Dismantling the Master’s House: Black Women Faculty Challenging White Privilege/Supremacy in the College Classroom

  • Olivia Perlow Northeastern Illinois University
  • Sharon Bethea
  • Durene Wheeler
Keywords: Race, Class, Ability, Privilege, Oppression, White Supremacy, Education, Teaching, Research, Tools, Strategies, Youth, College

Abstract

Lorde's 1979 essay, “The Master’s Tools will never Dismantle the Master’s House” is a particularly useful contribution to academic discourse for scholar-activists seeking social justice within the academy (Lorde, 2007).  The ivory tower, as the name implies, can be seen as the concrete foundation of “the master’s house” (p. 112), in which the majority of faculty, their pedagogies and curriculum, both normalize and privilege the white, Western, male, Christian, middle-class, and heterosexual human experience (Guy-Sheftall, 1997).  This can be alienating and oppressive for both faculty and students that do not fit this model and can have insidious consequences that manifest within the classroom environment. Black women in particular are regularly confronted with a tripartite of student resistance related to our counter-hegemonic and social justice-oriented curricula, frameworks, pedagogies, as well as to our racialized and gendered bodies (Meyers, 2002). Thus we argue that as black women faculty, our embodied reality in the classroom creates challenges and limits regarding our pedagogical options and this precariousness informs many of our choices. In this essay, we will focus on our commonalities regarding the following themes: (1) the ways in which our raced and gendered bodies create challenges that inform our pedagogies and (2) the pedagogical tools and strategies we employ in order to challenge some of the manifestations of white privilege/supremacy in the classroom, including our own oppression and experiences, and those of marginalized students.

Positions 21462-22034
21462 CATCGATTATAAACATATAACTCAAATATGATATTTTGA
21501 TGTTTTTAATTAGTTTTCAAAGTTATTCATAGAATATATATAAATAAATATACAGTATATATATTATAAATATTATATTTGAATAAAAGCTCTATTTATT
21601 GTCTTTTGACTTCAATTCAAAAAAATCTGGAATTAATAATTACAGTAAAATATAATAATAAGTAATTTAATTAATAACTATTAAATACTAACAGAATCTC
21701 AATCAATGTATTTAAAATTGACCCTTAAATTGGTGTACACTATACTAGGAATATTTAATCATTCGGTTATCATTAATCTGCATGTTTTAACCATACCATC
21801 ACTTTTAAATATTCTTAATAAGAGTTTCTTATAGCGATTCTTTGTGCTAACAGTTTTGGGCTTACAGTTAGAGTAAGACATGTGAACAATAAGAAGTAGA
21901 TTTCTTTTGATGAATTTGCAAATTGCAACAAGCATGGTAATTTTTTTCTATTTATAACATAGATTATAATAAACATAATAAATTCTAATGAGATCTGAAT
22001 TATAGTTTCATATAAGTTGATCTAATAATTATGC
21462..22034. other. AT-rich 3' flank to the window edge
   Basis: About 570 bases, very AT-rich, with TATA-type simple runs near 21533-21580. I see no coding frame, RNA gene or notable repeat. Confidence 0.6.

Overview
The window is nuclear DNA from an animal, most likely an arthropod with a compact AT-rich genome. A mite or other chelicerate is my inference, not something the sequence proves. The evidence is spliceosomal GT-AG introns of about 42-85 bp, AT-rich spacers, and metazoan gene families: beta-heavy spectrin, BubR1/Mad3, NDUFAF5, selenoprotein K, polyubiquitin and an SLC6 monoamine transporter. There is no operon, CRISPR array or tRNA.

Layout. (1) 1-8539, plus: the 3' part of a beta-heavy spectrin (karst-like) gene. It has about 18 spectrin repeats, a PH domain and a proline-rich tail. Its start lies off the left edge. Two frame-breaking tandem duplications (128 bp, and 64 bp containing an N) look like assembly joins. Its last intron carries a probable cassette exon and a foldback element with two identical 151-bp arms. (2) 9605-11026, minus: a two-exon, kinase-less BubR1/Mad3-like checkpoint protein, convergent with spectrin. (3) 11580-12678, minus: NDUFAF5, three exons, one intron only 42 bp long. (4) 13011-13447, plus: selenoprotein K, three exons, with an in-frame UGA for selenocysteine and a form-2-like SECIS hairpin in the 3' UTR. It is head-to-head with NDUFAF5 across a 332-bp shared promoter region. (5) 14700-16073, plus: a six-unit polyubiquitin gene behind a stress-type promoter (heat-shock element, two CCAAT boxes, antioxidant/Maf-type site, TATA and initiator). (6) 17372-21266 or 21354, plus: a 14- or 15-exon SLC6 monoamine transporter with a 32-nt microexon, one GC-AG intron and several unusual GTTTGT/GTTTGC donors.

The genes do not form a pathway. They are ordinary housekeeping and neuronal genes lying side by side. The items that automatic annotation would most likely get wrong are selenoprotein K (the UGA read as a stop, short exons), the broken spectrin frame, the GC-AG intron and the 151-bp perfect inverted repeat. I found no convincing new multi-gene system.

Author Biographies

Olivia Perlow, Northeastern Illinois University

Assistant Professor

Department of Sociology

African & African American Studies

Women's & Gender Studies

Sharon Bethea
Sharon L. Bethea is an associate professor in Counselor Education, African and African American Studies, and Inner City Studies. Her research interests include African-centered therapeutic paradigms, the psychosocial and intellectual development of African American youth, Oakland Freedom Schools, and culturally responsive counselor identity development.

Durene Wheeler

Durene I. Wheeler is an associate professor in Educational Inquiry and Curriculum Studies, African and African American Studies, and Women’s and Gender Studies. Her research interests include educational history of African Americans and women, black women and the civil rights movement, feminist perspectives in higher education, and education for liberation

Published
2014-08-04